Unlike last year, I was there in plenty of time for a pre-race portaloo stop (pre-race is ALWAYS the best time to use a portaloo – they get increasingly unpleasant as the day goes on!) and then all I had to do was wait for the briefing and the 6am start!
And we were away!
We started in the dark – I reckon it was probably about an hour before the sun came out.
Within the first lap I was passed by fellow 6 hour runners Sarah (a well known ultra and trail runner and a great competitor – her partner Robbie was also there, awaiting the start of the 24 hour) and Samantha who I didn’t know but who also looked to be a big threat. Plus another girl called Tia who I didn’t know, from the 12 hour event which started at the same time. 
Last year I went in expecting nothing and was surprised to finish 2nd. This year I was hopeful of another podium finish but in the first lap I thought that was unlikely so I focused on my other goal of a 6 hour PB. I couldn’t remember exactly what distance I’d done last year but it was 60-point-something. So I’d aim for 61 just to be sure. I thought I’d count laps rather than rely on the distance my watch showed. 28 laps would do it.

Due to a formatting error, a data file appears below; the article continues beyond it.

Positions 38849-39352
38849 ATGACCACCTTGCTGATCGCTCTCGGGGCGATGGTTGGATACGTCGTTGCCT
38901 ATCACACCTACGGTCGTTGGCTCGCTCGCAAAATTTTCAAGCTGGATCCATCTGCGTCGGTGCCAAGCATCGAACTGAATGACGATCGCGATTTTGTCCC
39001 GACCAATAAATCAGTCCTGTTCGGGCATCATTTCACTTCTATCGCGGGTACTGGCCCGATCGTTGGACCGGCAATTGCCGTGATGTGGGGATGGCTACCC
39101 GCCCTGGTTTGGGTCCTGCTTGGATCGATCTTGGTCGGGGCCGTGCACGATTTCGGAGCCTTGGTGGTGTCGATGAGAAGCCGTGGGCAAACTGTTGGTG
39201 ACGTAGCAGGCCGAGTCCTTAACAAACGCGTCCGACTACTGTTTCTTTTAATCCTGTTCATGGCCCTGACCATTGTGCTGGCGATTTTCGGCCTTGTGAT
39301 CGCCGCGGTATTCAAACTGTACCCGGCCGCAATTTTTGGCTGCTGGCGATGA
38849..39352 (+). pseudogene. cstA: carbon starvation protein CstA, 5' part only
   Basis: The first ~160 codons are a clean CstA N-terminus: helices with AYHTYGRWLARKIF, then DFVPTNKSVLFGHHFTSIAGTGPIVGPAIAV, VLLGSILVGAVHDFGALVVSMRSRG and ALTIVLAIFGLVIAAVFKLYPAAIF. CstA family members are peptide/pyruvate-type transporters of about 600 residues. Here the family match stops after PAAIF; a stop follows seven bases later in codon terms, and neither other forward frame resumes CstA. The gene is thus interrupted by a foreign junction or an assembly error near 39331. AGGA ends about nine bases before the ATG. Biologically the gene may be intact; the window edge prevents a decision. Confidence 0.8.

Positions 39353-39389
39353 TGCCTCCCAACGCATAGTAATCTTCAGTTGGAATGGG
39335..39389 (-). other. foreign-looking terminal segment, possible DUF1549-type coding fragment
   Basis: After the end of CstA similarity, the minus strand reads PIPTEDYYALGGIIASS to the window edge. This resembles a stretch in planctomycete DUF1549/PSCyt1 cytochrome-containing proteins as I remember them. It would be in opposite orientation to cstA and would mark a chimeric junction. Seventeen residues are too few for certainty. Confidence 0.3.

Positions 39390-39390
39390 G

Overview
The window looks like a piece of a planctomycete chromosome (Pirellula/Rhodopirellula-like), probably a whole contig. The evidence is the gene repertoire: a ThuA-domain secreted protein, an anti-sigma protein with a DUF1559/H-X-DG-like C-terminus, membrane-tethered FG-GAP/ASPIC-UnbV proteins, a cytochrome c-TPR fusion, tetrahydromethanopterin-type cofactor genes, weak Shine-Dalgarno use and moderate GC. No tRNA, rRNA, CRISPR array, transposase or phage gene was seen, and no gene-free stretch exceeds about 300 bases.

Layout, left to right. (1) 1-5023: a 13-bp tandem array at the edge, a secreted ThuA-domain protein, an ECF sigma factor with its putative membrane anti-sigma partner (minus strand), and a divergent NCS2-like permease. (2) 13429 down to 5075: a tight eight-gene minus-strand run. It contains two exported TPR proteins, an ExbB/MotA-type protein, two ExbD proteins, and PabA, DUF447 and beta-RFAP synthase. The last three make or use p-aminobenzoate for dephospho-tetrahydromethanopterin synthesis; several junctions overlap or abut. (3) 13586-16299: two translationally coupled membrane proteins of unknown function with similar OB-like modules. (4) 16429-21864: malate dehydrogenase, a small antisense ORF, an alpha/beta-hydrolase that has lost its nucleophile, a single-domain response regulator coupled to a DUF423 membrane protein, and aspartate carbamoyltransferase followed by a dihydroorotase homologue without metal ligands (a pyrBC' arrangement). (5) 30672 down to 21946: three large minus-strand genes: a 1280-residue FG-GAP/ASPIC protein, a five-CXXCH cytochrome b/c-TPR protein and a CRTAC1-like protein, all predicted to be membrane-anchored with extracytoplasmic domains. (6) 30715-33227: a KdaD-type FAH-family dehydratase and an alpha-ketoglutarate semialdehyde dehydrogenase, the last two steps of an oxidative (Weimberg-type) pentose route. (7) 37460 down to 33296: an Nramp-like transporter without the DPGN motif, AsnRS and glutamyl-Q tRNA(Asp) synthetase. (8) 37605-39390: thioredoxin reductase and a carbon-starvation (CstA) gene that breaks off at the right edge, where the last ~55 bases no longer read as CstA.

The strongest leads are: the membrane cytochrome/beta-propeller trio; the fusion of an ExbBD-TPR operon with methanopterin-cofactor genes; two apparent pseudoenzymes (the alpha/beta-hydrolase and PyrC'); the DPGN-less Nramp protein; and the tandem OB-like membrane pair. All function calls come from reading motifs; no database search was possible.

After a couple of laps I took off my first layer, the zip-up top, and grabbed a sandwich from my car. I’d opted to lock my car – I had contemplated leaving it unlocked, but given that I’d worn gloves, my hands were functional enough to operate a key!
One hour in, I’d completed nearly 5 laps or 11km. It was a good start but that was with no walk breaks – walk breaks would be needed throughout the 6 hours, if only to get some food in. Eating real food as opposed to gels, you do need to walk in order to eat. I didn’t go in with a ‘walk/run’ strategy as I hadn’t needed it last year. I would run as much as I could and ideally only walk if I was eating. If I was doing 12 or 24 hours I would certainly be adopting a walk/run right from the start.